From One Author to Another on Writing a Trilogy

Ashley Harrison is days away from releasing her second book in her highly-anticipated young adult trilogy, The Secret War of Coexistence. Therefore, we thought we’d let her take the mic. Read Ashley’s step-by-step on how to write a captivating trilogy: 

You’ve just written your first book and couldn’t be happier. The only problem is, you have to write two more in order to continue with this story! The thought of writing a trilogy can be overbearing, but you have to be able to focus the millions of thoughts flowing through your mind and form them neatly into the world you strive to create. So, let’s go over some tips on how to start your journey with writing a trilogy!


Step One: Have an Idea!

Probably seems obvious, but let’s unpack this more. It’s not enough to just say you want to write a book, let alone three books. You need to know EXACTLY what kind of story you want to create. Who is the main character and what are they like? What kind of world do they live in? What is the main plot? What kind of journey will they be going on? How will the story end? These are all things you should think of before you do anything else. Know the foundation of your novel, and let the other details fall in place.


Step Two: Outlines and Notes are your best friend!

Some authors may be able to just start writing from the very first chapter and keep going from there, but if you’re a new author with no writing experience like I was, you can easily get steered off track and get lost. This is where creating an outline of your book will come in handy! Simply creating a chronological list of events and main plot twists that will occur in the book will help you see where you want your story to go, and as mentioned before, you can add in those details once you start writing and change things along the way as needed. One additional list I created was a list of each character in my book(s) and all of their features; eye color, hair color, age, etc. It can be easy to forget what some of your characters look like, especially if you’re writing a series. Keep your memory fresh!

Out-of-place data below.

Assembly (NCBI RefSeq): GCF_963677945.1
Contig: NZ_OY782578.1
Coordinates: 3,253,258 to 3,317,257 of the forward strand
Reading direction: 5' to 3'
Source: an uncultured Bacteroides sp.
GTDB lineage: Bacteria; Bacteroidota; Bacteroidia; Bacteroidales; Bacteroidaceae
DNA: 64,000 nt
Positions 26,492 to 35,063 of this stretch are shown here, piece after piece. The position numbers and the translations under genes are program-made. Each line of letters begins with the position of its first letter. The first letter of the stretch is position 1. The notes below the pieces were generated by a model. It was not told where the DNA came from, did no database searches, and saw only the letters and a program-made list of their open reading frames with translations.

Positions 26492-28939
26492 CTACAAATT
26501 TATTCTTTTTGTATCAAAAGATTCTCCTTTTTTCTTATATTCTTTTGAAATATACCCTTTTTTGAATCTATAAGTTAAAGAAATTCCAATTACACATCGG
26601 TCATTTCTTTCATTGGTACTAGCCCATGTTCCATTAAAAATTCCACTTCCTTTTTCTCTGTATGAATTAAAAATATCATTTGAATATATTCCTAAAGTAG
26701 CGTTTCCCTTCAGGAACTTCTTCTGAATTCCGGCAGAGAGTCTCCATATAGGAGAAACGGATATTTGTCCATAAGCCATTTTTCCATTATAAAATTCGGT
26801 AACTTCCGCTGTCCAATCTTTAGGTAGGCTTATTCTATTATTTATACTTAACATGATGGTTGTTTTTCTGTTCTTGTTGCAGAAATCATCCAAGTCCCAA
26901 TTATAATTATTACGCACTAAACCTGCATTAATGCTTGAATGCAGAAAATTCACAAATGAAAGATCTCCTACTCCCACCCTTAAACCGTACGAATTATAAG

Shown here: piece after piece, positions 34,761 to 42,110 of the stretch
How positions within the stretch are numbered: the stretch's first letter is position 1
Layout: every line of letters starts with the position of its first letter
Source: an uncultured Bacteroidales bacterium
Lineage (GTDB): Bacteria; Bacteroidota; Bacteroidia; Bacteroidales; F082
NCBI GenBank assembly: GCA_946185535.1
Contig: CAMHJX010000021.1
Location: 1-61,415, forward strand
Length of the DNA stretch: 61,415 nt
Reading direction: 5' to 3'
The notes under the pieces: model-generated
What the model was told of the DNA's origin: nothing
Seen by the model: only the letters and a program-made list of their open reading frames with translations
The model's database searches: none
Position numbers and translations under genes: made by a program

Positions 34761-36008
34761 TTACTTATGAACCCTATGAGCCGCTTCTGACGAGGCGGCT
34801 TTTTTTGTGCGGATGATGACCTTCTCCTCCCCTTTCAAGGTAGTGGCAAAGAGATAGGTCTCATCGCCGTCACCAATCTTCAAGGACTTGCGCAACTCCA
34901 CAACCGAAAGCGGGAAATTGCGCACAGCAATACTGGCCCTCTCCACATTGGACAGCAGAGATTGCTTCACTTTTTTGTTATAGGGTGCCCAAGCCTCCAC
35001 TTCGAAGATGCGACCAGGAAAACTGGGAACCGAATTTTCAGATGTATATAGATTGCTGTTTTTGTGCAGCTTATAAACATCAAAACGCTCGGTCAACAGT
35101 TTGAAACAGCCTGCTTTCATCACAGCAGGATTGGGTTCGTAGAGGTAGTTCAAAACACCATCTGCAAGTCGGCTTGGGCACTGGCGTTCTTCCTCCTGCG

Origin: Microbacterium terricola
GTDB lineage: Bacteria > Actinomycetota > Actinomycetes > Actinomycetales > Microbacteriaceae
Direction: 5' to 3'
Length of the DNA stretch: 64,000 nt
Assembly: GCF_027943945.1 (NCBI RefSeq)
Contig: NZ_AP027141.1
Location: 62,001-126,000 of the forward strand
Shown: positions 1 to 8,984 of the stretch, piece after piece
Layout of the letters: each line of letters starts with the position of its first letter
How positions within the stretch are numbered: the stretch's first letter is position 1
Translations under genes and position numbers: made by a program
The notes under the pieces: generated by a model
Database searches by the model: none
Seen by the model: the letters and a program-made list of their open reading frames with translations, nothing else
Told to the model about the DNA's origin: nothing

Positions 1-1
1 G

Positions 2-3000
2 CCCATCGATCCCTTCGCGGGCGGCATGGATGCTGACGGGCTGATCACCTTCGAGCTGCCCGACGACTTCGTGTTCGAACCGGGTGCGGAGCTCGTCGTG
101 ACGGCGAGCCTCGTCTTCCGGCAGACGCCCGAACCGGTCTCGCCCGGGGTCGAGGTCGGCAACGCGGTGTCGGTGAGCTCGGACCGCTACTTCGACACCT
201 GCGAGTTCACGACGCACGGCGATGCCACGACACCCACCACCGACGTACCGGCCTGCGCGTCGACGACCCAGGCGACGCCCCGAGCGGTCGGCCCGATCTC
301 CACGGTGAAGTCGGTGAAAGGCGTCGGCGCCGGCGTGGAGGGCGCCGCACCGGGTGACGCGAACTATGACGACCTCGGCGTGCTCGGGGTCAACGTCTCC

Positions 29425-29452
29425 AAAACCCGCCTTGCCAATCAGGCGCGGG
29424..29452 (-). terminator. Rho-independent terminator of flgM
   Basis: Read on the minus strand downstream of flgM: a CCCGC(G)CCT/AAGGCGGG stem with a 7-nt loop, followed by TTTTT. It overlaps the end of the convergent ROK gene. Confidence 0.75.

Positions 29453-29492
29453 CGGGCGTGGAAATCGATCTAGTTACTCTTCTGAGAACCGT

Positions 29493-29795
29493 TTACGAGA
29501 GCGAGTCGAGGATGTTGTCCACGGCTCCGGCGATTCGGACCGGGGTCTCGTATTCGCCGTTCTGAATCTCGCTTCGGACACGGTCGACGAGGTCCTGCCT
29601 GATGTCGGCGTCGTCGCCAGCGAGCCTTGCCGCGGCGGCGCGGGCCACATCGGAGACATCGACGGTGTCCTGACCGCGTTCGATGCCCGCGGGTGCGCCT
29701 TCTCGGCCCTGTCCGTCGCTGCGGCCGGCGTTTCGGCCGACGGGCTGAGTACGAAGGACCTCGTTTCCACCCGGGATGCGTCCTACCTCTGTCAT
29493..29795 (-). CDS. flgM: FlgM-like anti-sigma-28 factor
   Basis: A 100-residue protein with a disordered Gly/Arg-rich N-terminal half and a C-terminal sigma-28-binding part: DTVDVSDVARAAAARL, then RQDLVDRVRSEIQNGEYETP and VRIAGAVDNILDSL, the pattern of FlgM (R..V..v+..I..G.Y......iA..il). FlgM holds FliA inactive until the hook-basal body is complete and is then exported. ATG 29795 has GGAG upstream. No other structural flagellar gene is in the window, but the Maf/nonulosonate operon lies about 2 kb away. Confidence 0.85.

Step Three: Understand Your Character’s Personalities

One of the most fun parts about reading a book is seeing how characters can change throughout the story. This doesn’t mean that they have to be completely different, but more that your characters have some kind of growth or go through a challenge that forces them to make certain decisions that will later dictate how everyone else reacts and how it will impact the storyline. In my own writing, I based two characters off of myself: one is reserved and a little cynical, the other very outgoing and friendly. I’ve also used people from my real-life encounters to help me write supporting characters. Having real-life interactions and translating them into your characters is one of the best ways to help you create their personality and relationship with other characters. The more real you can make your characters react, the better your readers will be able to connect to the story.


Step Four: It’s Your Story, Do Whatever You Want!

Let’s be honest. We’ve all probably read a book and something happens along the way that makes you go from happy to sad or angry, and you think, “Why would the author do that? Everything was going so well!” The answer is, well, because they’re the author and they can do whatever they want, and so can you! If you want a character to go through something tragic because you want their personality to shift or develop in a certain way, then by all means, bring it on! If you want your character to be a complete jerk and burn all their bridges because later on they will need to repair those bridges to become the final product you envisioned, go for it. You can’t be scared of making readers angry or hurting their feelings. You should strive to take your readers on a rollercoaster of emotions and make them react in different ways. Life isn’t perfect all the time, and the story in your novel doesn’t have to be either!

I hope these tips helped you. Just remember, before you were an author, you were a reader and always will be. Remember how you felt with your favorite book, and strive to recreate that feeling in your own writing. Keep your thoughts organized, and take your story one word at a time. Best of luck to you all!


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